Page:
GREEN BAY – It didn’t take long for Lance Kendricks to realize Aaron Rodgers is a different kind of quarterback.
During OTAs this past spring, Kendricks ran his share of crossing routes as the Packers focused on their passing game in non-padded practices.
He soon noticed that the same cross doesn’t always produce the same throw from Rodgers, because the two-time MVP QB deftly tries to maximize each play’s chances of success.
“His delivery of the ball is probably most impressive – him being able to slow the ball down when you’re trying to run under it, or speed it up when he knows a defender’s coming, that’s very rare,” Kendricks said earlier this month. “And it’s pretty cool.”
Adjusting to fastballs and change-ups wasn’t all Kendricks zoned in on, though, as one of two free-agent additions to the Green Bay offense at tight end.
Like position mate Martellus Bennett, Kendricks had to dive into the playbook when offseason workouts started and begin learning the Packers’ terminology.
Once on the field, he also started picking up on Rodgers’ checks and changes at the line of scrimmage. Even if those adjustments didn’t involve him, Kendricks would ask his new QB after the play to learn exactly what was going on.
All in all, the Milwaukee native and former Wisconsin Badger considered it a “smooth transition” to his new team in his home state.
“Like anything else, the more reps you take the more familiar you get at it,” he said. “An offense like this is unique and dynamic. You move around and line up everywhere.”
That in a nutshell was perhaps Kendricks’ biggest strength in his first six NFL seasons with the Rams. While he put up solid if unspectacular numbers in an up-and-down Rams offense – two seasons of 40-plus catches, two with 499-plus yards, three with at least four TDs – Kendricks proved his value as an all-around asset.
“Lance is versatile,” Green Bay tight ends coach Brian Angelichio said. “In the past when he was with St. Louis, you see him in backfield, in line, split out. You kind of see him doing everything, and he takes pride in that. He’s kind of that guy. If you need something, he has the ability to fill those roles.”
He also could be the perfect foil, personality-wise, to Bennett, whose outsized, gregarious approach to life adds a new dynamic to the Packers’ locker room.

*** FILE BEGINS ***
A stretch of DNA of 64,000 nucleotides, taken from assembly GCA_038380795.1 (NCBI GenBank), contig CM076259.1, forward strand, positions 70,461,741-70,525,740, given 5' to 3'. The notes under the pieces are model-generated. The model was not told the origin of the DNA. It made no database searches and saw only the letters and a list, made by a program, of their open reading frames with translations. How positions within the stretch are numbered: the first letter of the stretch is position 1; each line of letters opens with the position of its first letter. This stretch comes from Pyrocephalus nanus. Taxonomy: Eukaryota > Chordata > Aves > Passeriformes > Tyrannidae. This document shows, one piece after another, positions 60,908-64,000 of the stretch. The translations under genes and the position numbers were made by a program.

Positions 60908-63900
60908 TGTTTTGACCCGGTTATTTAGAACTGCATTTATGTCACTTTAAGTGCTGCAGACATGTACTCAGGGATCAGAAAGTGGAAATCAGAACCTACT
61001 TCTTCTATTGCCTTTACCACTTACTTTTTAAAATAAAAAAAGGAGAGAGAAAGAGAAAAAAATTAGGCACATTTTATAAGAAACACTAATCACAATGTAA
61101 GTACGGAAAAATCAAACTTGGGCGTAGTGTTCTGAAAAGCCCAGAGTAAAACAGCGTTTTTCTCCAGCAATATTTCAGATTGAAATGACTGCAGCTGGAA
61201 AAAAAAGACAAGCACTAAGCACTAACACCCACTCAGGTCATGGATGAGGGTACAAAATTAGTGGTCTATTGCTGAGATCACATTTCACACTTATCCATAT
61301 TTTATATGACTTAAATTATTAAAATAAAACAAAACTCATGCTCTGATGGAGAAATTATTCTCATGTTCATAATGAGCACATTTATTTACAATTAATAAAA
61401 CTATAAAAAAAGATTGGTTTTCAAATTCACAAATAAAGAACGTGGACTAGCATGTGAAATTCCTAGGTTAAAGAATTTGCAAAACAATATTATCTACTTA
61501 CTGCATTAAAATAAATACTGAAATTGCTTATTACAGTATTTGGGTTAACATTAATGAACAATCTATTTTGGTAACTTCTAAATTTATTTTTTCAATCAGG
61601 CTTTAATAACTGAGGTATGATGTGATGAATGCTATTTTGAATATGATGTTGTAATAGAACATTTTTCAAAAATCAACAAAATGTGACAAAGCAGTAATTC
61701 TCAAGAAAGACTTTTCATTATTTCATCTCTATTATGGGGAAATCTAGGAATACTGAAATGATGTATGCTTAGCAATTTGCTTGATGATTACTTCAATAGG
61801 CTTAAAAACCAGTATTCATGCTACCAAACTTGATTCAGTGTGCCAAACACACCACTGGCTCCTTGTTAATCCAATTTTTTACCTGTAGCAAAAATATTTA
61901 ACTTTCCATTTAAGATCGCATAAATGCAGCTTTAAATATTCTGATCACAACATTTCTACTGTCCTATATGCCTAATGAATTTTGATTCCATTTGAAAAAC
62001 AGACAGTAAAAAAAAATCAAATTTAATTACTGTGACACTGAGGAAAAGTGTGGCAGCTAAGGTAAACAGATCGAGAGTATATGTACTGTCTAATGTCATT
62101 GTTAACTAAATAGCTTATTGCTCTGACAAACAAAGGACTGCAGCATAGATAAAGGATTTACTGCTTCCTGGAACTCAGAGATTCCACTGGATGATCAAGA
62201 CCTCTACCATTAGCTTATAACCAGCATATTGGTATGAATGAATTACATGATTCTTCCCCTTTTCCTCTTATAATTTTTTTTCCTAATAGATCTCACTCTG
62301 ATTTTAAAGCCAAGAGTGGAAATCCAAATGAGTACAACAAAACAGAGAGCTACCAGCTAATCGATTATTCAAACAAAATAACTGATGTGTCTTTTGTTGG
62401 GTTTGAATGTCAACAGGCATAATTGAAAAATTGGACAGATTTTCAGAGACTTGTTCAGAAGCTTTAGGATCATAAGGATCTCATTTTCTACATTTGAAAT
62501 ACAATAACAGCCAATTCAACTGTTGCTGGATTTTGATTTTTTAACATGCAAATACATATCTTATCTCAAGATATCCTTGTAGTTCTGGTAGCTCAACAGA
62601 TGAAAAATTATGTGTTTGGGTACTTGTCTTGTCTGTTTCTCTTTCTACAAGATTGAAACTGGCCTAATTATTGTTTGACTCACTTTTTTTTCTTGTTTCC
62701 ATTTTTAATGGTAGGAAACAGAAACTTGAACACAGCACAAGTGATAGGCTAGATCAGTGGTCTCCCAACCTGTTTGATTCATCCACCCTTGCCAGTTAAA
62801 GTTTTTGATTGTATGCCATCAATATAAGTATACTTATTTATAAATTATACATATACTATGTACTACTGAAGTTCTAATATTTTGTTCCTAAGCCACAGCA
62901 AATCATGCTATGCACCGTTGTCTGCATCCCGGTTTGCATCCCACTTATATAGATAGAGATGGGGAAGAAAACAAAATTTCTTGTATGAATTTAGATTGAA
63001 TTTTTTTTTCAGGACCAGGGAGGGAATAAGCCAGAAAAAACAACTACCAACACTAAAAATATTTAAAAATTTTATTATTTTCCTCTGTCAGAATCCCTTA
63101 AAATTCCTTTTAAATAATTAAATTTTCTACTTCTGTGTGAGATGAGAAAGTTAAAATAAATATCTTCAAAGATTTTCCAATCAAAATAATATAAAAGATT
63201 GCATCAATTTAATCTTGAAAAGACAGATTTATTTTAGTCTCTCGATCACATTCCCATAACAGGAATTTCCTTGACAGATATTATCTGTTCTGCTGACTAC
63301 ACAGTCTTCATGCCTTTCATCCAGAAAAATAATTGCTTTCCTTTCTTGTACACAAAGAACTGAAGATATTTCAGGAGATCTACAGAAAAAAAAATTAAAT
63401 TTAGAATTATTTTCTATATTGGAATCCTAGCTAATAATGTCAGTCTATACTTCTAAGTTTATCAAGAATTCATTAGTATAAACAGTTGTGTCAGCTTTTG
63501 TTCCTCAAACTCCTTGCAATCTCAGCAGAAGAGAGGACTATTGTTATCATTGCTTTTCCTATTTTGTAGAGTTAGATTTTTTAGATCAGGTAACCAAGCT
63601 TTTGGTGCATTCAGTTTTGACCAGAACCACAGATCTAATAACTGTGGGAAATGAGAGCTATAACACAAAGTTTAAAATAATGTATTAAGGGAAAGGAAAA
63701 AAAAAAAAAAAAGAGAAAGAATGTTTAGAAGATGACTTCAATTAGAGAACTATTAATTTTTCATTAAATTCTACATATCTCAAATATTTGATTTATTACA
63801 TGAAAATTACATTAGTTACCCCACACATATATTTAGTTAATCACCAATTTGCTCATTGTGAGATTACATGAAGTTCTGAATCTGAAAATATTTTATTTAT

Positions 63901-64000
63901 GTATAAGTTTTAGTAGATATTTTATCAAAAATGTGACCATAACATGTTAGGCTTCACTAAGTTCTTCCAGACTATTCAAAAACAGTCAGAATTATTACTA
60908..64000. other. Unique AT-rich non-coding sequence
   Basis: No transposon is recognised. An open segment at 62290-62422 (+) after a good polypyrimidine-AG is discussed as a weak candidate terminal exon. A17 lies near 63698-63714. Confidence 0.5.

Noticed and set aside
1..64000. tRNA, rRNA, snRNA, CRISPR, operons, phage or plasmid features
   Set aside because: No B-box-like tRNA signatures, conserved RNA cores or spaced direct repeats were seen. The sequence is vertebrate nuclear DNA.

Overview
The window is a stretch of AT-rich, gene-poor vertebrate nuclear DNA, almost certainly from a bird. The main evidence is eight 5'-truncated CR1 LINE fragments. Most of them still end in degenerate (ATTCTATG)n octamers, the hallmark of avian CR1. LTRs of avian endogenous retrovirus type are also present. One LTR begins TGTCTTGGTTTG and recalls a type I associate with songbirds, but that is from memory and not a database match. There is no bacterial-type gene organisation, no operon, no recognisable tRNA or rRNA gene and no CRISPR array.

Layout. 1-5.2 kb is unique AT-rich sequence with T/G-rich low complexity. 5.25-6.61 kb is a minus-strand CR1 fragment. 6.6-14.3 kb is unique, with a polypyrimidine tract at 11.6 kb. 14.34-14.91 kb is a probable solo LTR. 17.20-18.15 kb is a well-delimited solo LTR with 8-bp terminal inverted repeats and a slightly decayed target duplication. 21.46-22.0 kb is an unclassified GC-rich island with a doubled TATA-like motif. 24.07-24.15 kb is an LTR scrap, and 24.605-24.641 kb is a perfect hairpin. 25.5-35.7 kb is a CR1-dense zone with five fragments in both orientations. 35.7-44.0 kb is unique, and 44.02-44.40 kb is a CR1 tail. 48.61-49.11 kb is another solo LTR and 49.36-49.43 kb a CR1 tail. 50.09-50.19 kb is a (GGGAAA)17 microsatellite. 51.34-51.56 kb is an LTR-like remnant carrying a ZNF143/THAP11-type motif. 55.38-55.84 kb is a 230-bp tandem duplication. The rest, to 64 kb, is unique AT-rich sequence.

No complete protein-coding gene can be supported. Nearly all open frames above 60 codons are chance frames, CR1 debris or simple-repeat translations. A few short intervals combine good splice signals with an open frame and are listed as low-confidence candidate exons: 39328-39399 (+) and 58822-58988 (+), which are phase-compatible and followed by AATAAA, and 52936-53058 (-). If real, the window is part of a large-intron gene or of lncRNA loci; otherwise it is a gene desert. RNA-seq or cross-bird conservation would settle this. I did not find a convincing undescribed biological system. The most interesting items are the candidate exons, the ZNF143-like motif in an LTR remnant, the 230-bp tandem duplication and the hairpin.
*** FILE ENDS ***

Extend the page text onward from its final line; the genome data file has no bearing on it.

Kendricks is more quiet and reserved, so much so that left tackle David Bakhtiari, who has worked out in the offseason in Los Angeles with Kendricks and Rodgers, gives his new teammate grief for never saying anything.
Angelichio noted that Kendricks will share his perspective in the meeting room and talks plenty, even showing a sense of humor at times, so the partnership with Bennett should work just fine. Bennett is also a recent Super Bowl champion after a decade in the league while Kendricks has yet to qualify for the NFL playoffs in his career.
“Yeah, they kind of balance each other out,” Angelichio said. “They’ve both played a bunch of years in this league, they’re both different personalities, both been successful, both shown to be good teammates, both shown they like to work. It’s good. It’s a good mix.”
The Packers almost certainly will employ Bennett, Kendricks and fourth-year pro Richard Rodgers in more double-tight-end sets than they’ve run in recent years, and what that means to the offense will unfold over time.
Rodgers may often be deciphering at the line whether run or pass is the better option based on the defensive alignment and personnel. The tight ends could be the key, determining whether they have a mismatch as run-blockers or route-runners.
“There’s a lot of different things we can do, so we’ll see what happens,” Kendricks said.
That makes the getting-to-know process with Rodgers all the more important. The offseason L.A. workouts actually helped get it started, and Rodgers even suggested he was “pulling for” Kendricks to sign with the Packers after the Rams released him.
“It all worked out in its way,” Kendricks said, emphasizing that he has to make sure his return home as a professional is more motivation than distraction. After all, he’s now practicing inside (or adjacent to) the same Don Hutson Center where he competed in a Punt, Pass & Kick competition as a teenager.
The present is exciting enough, of course, without reminiscing about the past. Success with his childhood team will depend on figuring out which type of Rodgers pass is coming his way next.
“More than anything, it’s the familiarity with Aaron – how he wants things, getting on the same page with the routes, some of the signals, just the whole mannerisms of how the operation works,” Angelichio said. “That’s the biggest thing.”